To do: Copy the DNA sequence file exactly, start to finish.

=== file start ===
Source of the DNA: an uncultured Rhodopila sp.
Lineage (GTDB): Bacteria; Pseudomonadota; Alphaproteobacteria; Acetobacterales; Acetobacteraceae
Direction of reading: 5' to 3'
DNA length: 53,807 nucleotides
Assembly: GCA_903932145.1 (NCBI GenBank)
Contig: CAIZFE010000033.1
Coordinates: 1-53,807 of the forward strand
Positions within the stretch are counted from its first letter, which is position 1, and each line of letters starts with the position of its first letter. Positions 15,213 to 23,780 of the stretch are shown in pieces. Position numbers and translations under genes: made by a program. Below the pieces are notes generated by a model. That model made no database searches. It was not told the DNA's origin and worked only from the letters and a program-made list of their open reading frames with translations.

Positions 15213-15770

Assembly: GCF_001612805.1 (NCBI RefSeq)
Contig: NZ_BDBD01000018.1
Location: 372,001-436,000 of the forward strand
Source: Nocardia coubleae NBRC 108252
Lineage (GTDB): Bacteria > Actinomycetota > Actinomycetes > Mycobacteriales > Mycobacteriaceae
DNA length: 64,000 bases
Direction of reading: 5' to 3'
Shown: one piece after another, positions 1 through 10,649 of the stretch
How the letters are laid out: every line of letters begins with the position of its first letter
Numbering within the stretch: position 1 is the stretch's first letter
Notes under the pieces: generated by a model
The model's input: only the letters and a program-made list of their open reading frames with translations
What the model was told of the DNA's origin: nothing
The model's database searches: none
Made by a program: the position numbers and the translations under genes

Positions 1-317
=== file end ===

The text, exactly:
Source of the DNA: an uncultured Rhodopila sp.
Lineage (GTDB): Bacteria; Pseudomonadota; Alphaproteobacteria; Acetobacterales; Acetobacteraceae
Direction of reading: 5' to 3'
DNA length: 53,807 nucleotides
Assembly: GCA_903932145.1 (NCBI GenBank)
Contig: CAIZFE010000033.1
Coordinates: 1-53,807 of the forward strand
Positions within the stretch are counted from its first letter, which is position 1, and each line of letters starts with the position of its first letter. Positions 15,213 to 23,780 of the stretch are shown in pieces. Position numbers and translations under genes: made by a program. Below the pieces are notes generated by a model. That model made no database searches. It was not told the DNA's origin and worked only from the letters and a program-made list of their open reading frames with translations.

Positions 15213-15770

Assembly: GCF_001612805.1 (NCBI RefSeq)
Contig: NZ_BDBD01000018.1
Location: 372,001-436,000 of the forward strand
Source: Nocardia coubleae NBRC 108252
Lineage (GTDB): Bacteria > Actinomycetota > Actinomycetes > Mycobacteriales > Mycobacteriaceae
DNA length: 64,000 bases
Direction of reading: 5' to 3'
Shown: one piece after another, positions 1 through 10,649 of the stretch
How the letters are laid out: every line of letters begins with the position of its first letter
Numbering within the stretch: position 1 is the stretch's first letter
Notes under the pieces: generated by a model
The model's input: only the letters and a program-made list of their open reading frames with translations
What the model was told of the DNA's origin: nothing
The model's database searches: none
Made by a program: the position numbers and the translations under genes

Positions 1-317